Archive for the ‘ Mad Science ’ Category

Okra or Weed?

It seems that some people have a hard time telling the difference between an okra plant and a plant that is a bit more smoke-able.  Click below for this hilarious article. 

From the Regretsy Forums | Regretsy.

 

 

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The Poisoner’s Handbook

Cover of "The Poisoner's Handbook: Murder...

Cover via Amazon

I read The Poisoner’s Handbook: Murder and the Birth of Forensic Science in Jazz Age New York by Deborah Blum before the holidays, and loved it.  I don’t usually get into non-fiction books but this one may be sparking a new trend for me.  I stumbled onto this books while I was looking for books on detective fiction.  While not exactly about detective fiction, The Poisoner’s Handbook  is about the solving of real poison murders and the science that was developed to do it.   The detectives are two brilliant scientists who revolutionized the way we look at crime scenes, process crime scenes and the evidence that is presented in court.  Any fan of CSI owes a lot to these first forensic scientists.

Deborah Blum takes this bit of scientific history and makes it read like a story.  Everything comes to life.  not only does she describe the procedures but she also describes the cold and life of New York.  She did a lot of research before writing the book, even finding journal accounts of the weather and traffic and other events taking place during the murders. So not only are you seeing science come alive, but also 1920s New York, Prohibition, and even the speakeasies.

This book can be a bit gruesome at times and I advise to read it with a strong stomach.  But it’s also fascinating.  The radium poisoning stories are pretty crazy.  Before they knew it was a poisonous substance, women would dust it into the hair, on the skin, and even “Cheshire Cat” their teeth with it.  The shine and sparkle of it was irresistible.   Many people took Radium tonics to keep them healthy.  That is until their hair and teeth began to fall out.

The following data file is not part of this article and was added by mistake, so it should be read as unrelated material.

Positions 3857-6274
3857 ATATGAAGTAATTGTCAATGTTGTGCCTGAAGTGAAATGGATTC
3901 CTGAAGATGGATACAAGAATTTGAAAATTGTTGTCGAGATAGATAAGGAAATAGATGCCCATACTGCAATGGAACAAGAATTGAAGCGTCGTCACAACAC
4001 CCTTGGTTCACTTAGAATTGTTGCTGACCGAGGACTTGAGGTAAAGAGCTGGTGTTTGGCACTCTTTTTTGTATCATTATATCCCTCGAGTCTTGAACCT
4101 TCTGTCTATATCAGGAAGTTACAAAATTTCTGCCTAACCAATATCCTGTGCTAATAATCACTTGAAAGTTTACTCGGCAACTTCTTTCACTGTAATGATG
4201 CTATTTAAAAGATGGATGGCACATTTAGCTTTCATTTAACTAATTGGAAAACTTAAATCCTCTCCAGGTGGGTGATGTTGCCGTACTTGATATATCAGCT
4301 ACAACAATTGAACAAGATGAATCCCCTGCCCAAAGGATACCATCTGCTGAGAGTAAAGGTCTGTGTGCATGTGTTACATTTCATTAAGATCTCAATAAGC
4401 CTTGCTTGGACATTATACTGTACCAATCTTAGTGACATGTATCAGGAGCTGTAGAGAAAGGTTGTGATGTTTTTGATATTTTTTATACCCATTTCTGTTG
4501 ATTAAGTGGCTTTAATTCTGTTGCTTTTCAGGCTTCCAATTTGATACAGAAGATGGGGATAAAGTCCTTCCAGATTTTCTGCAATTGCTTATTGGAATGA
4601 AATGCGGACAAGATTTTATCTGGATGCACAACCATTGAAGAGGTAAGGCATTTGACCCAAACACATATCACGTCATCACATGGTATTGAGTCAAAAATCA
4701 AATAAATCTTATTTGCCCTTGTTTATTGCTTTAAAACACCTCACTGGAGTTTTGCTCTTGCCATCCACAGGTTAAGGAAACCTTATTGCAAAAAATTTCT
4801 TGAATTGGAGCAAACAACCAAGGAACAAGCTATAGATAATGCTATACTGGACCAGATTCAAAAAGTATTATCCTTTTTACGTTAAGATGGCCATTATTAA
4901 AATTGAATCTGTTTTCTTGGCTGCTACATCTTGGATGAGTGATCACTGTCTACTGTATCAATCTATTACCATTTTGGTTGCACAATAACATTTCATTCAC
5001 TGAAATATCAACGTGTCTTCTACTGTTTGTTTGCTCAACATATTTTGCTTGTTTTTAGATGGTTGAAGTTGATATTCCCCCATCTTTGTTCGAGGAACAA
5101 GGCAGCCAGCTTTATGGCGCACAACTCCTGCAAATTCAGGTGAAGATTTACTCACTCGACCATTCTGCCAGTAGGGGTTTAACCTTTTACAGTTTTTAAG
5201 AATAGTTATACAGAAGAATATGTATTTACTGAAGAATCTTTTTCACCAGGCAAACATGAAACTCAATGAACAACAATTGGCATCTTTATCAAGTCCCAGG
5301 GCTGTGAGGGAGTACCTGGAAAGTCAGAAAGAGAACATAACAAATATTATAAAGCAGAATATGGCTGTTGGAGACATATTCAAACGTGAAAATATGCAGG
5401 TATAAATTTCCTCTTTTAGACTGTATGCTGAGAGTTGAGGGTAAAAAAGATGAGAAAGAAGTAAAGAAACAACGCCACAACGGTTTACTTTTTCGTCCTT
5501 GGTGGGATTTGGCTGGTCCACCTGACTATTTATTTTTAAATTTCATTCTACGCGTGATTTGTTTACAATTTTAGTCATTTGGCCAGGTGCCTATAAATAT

If you like detective fiction, the roaring twenties, and crime scene analysis, or if you just like a good true story, pick this one up.   Blum will show you a glimpse of 1920s New York in gritty detail.

Don’t Tear My 3d

Have you seen this article yet?

http://www.wired.com/wiredscience/2010/10/holometer-universe-resolution/

How mind-blowing is this project?  I love mad scientists.  Craig Hogan, who is a particle astrophysicist, wants to prove that the world we see is a “holographic projection of a 2-D surface.”  He will measure Planck Units, using these really precise clocks(pictured above) called Holometers.  Planck units are “the smallest pieces of space, time, mass and other properties of the universe.”

So the world is a hologram and reality is 2D?   This blows my mind and reminds me of the Star Trek hologram room, where personnel could go and visit a place they like to relax in.  The hologram they experienced included sensory perception so everything felt real.  It was usually a bar with a pool table.  I assume that our “hologram” must do the same because otherwise how would one explain the solid wall behind me, the chair I am sitting on.  I’m not sure if it explains the need of food or water though.  But maybe I’m limited in my perception of 2D.  Perhaps flat things eat too…?

I just hope that when Hogan’s team measures space and time, he does not laser a hole in it, ripping our hologram, causing everything to wobble a bit and then refocus into 2D.    Would all of us all the sudden go flat like cartoons?  Running around and around in a confused untextured existence?  I think I prefer to see the world as it is now: beautiful, flawed and full of 3D life.

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